‘Most Impressive Trader’ Hoping Five Years Is Long Enough To Make People Forget Decidedly Unimpressive Returns

Greg Coffey is back!
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Greg Coffey, the former star GLG Partners trader who resigned and then un-resigned and then resigned again to go work for Louis Bacon, who called him “the most impressive trader I’ve ever seen,” before retiring a few years later, is un-retiring.

Crocodile Greg Coffey

Coffey is considering launching a new fund with James Saltissi, people familiar with the matter told Business Insider. The fund could launch as soon as March, some of the people said.

Coffey took his leave of Moore and his 20-year hedge-fund career as investors fled his macro vehicle at Moore amidst some rather un-Coffey-like losses in 2011 and 2012. There was the usual boilerplate about wanting to spend more time with his family and, less usually, wanting to spend more time back in his native Australia. But the real problem, according to Coffey, was that a 9% gain in one month to nearly erase his year-to-date losses didn’t get the blood flowing like it used to.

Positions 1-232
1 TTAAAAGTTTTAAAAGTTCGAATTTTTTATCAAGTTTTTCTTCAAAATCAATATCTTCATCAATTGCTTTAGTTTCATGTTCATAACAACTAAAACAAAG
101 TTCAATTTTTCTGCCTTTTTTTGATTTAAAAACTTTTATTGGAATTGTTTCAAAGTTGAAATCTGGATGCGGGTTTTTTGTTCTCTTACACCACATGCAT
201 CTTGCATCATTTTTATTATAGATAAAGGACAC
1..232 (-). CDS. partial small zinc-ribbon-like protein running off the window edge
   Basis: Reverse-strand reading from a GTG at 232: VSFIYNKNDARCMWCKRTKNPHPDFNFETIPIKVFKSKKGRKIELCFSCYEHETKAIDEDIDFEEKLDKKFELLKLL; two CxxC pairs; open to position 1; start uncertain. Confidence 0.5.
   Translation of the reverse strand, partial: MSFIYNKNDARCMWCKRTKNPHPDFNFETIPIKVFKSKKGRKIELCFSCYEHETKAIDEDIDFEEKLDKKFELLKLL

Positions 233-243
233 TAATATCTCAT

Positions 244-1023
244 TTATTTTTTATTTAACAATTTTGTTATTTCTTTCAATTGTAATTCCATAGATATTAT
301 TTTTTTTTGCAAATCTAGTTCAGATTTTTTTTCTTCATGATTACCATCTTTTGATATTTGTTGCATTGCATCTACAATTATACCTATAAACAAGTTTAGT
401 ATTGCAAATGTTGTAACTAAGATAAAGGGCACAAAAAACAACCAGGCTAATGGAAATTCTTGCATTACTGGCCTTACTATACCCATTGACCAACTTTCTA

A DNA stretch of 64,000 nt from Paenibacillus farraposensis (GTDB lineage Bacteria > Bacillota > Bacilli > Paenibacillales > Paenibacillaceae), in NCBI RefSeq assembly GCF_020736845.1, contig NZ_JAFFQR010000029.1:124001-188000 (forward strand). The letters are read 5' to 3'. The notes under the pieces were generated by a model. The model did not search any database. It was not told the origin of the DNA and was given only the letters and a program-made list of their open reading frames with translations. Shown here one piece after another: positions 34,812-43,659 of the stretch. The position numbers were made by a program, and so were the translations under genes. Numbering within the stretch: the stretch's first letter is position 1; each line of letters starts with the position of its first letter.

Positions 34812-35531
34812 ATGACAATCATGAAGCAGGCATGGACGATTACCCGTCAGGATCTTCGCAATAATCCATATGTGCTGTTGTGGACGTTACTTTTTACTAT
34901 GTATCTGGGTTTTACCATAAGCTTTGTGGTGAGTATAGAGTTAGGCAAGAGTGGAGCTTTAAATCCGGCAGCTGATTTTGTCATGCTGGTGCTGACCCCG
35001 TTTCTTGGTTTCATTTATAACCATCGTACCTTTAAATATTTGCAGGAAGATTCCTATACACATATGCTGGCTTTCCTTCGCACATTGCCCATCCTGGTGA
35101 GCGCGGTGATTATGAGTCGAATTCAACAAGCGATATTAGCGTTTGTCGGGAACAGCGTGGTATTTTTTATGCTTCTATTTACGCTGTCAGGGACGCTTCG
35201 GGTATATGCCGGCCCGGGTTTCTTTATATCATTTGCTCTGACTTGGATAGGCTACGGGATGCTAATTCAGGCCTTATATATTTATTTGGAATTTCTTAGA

We don’t know if the pleasures of family life have similarly lost their charm, or if he’s sick of shooing the dingoes off his lawn, or if he’s started trading some highly-volatile imaginary assets whose soaring prices have got him all riled up again. Whatever it is, we welcome the “Wizard of Oz” home.

Greg Coffey, a hedge fund star who retired at 41, is eyeing a comeback [BI]

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Moore Capital Co-CIO Retiring Because Trading Just Doesn't Get Him Jacked Up Like It Used To

Make millions, lose millions, who cares, what's the point of it all? Greg Coffey, co-chief investment officer of Moore Capital Management LLC’s European business, is leaving the hedge-fund industry after a 20-year trading career, according to a letter sent to investors...Assets in Coffey’s macro fund have slumped to about $100 million from as much as $1.6 billion in 2010. The fund had fallen about 10 percent this year through August before rebounding almost 9 percent last month, according to people with knowledge of the matter, who asked not to be named because the information is private. The fund lost 5 percent last year. Coffey realized that after he had recovered most of this year’s losses in one week in September, he wasn’t as excited about his gains as he might have been in the past, two people who know him said. Coffey then decided it was time to end his 20-year career trading, the people said. Moore Capital’s Coffey to Retire From Hedge-Fund Industry [Bloomberg]